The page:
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Lights on the Hill

This year’s InLight tackles the complex histories of Chimborazo Park.

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Like so many places in Richmond, the history of Chimborazo Hill is complicated. It’s both the location of the largest Confederate military hospital during the Civil War and the site of a community for formerly enslaved African Americans following emancipation. 

This year’s InLight, the annual two-night public exhibition of light-based art and performances organized by 1708 Gallery, takes place in Chimborazo and focuses on the park’s social and geographic history. 

“We were inspired by the complex histories that have defined Chimborazo Park and were interested in commissioning artists to create works that directly consider this site,” says 1708 Gallery’s director, Emily Smith.

As a result, all curated and juried artists’ works consider the multiple narratives of the hilltop location. In addition to many Richmond-based artists, InLight 2019 includes artists from Detroit, New Orleans, New York and Philadelphia. As with past years, the event kicks off with a community lantern parade in which everyone is invited to participate. Ten local food vendors as well as a beer sponsor will be on hand to fuel the evening.

To multimedia artist Eva Rocha, Chimborazo Hospital was a place built to treat victims of a war that left a scar on the country’s collective unconsciousness. After the war, it became a camp for homeless freed slaves trying to build new lives, essentially a place for refugees seeking asylum.

“Chimborazo was and is a place where many layers of history took place,” she says. “I think of history as a living organism with its own scars. I like to think those scars can be healed collectively.” 

She dubbed her submission, “Cot: Refugees, Freedmen and Abandoned Lands.” For Rocha, for whom English is a second language, the sound of the word cot resembled the word caught. But she also saw a cot as a metaphorical object because of its extensive use in war zones, in hospitals during wartime, in prisons, in concentration camps, in refugee camps and in very poor homes.

“My goal with this work is to layer, to call attention to the relationship between different forms of constrictions and sufferings and how they affect us all collectively,” she says. “My goal is to offer this work as a place to heal historical wounds by considering the complex human suffering of this site. I propose a collective healing.”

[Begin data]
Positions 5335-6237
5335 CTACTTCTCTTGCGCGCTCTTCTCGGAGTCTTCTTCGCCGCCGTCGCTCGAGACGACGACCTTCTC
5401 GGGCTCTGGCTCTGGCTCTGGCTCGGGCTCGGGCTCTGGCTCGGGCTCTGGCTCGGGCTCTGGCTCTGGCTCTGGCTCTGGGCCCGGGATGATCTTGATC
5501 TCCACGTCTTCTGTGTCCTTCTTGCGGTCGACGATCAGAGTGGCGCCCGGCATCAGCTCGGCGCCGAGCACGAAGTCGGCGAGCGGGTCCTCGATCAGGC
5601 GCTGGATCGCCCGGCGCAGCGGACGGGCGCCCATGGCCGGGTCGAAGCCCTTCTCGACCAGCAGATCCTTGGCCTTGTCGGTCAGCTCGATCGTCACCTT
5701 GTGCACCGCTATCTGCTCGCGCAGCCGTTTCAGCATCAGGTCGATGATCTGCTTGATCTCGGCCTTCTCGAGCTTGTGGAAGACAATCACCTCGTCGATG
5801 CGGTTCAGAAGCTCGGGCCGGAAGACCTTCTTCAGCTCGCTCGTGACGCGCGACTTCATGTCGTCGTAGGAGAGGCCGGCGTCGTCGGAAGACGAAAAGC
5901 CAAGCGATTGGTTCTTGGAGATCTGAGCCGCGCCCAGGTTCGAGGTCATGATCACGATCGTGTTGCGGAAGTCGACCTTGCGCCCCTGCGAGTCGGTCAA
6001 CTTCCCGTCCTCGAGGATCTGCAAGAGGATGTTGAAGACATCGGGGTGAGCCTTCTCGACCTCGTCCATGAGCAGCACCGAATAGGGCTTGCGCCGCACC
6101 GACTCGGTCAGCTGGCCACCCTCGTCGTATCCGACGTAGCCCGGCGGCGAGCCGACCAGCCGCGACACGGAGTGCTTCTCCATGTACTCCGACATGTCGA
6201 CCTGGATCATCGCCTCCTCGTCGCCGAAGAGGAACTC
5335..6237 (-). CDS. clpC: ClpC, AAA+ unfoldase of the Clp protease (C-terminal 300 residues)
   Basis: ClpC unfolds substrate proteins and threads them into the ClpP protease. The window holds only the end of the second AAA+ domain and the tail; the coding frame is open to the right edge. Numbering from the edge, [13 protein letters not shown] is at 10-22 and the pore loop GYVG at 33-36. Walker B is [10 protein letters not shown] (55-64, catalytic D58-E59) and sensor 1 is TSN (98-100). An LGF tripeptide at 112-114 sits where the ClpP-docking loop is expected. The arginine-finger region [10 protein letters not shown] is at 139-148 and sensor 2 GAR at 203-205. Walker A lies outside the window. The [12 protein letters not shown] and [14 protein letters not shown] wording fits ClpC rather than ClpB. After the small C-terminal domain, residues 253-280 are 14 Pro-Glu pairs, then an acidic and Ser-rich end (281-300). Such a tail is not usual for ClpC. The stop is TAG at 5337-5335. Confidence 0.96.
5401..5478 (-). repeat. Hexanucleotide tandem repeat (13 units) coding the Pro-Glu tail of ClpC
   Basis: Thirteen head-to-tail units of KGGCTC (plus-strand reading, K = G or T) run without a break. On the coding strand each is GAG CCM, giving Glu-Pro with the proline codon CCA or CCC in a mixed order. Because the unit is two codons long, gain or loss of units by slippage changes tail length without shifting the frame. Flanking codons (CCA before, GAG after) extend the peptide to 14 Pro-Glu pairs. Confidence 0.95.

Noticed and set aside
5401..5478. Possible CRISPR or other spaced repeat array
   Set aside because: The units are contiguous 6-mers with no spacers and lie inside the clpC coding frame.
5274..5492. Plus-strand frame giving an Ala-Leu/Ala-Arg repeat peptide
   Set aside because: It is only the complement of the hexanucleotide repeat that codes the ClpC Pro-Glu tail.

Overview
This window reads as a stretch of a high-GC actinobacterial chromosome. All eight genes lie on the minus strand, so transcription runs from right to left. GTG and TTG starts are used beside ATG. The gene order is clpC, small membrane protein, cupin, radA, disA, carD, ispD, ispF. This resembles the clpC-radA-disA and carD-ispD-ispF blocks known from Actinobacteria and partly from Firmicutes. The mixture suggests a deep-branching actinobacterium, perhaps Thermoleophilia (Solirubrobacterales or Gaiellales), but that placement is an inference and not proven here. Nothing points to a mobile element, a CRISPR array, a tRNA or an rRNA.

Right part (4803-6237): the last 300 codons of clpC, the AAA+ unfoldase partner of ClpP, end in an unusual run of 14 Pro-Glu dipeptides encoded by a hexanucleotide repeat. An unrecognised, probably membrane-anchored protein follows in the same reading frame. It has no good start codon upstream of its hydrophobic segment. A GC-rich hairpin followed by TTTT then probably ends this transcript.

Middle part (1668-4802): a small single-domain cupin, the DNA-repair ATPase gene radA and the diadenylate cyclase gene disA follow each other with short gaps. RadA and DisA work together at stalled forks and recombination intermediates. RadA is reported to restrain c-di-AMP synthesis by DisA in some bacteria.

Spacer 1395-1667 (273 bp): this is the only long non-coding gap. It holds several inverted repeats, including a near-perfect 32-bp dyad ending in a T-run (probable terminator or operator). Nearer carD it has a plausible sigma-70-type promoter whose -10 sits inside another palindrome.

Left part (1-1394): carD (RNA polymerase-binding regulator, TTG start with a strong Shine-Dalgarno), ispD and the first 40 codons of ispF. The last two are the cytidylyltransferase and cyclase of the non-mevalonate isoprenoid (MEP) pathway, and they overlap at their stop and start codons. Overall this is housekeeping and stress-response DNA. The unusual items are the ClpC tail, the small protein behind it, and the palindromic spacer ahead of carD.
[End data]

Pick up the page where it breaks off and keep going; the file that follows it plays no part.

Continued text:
Not surprisingly, the audience for InLight has grown every year, a fact that heartens the organizers. But Smith also points out that 1708 Gallery has gotten better about working directly with artists to develop projects that first and foremost directly engage the site. By doing so, it facilitates an exhibition that feels timely and relevant. 

“I’m also proud that through the continued support of our partners, we’ve been able to provide increasingly greater resources to our artists,” she says. “More money, more production assistance and more opportunities to build community.”

Artist Logan Dandridge works in film and video, primarily multichannel video installations. This is the Hanover County native’s second year showing work at InLight and he acknowledges that Chimborazo and similar historic landmarks are vital to his work.

“Certain themes like identity, history and spirituality were formative to the work,” he says of this year’s installation, “The Sound Is the Picture,” which he considers a synthesis of those themes through the poetics and aesthetics of experimental cinema. “The film is entrenched in cultural critique and addressing the legacy of the Confederacy.” 

While you’re exploring InLight, look for the signs that offer information about each project and remember: There is no single path to explore. The organizers suggest visitors use the maps provided or ask a volunteer to make sure that they see everything. For those worrying about the ease of parking, the simplest solution is to park at Stone Brewing and take the free shuttle to Chimborazo. And although InLight is free, donations are welcome and there will be volunteers with buckets as well as the option of donating via text. 

Smith says the gallery has known from the first year that the accessibility of InLight is a gateway for many people to connect with contemporary art and, more importantly, to connect with the compelling stories that inform different parts of the community.

“By pushing the exhibition to be as site-specific as possible, we’re doing more to make these connections for our audiences.”

And that means all audiences, so selfie moments will be built into this year’s event.

Artist Jonathan Rosen’s large format mirror with the words “Shine Like” written on it is an Instagram post waiting to happen.

Because as we all know, if there’s no picture, you weren’t really at InLight 2019.

 InLight will be held on Friday, Nov. 15, and Saturday, Nov. 16, from 7 - 11 p.m. at Chimborazo Park, 3215 E. Broad St. Free.

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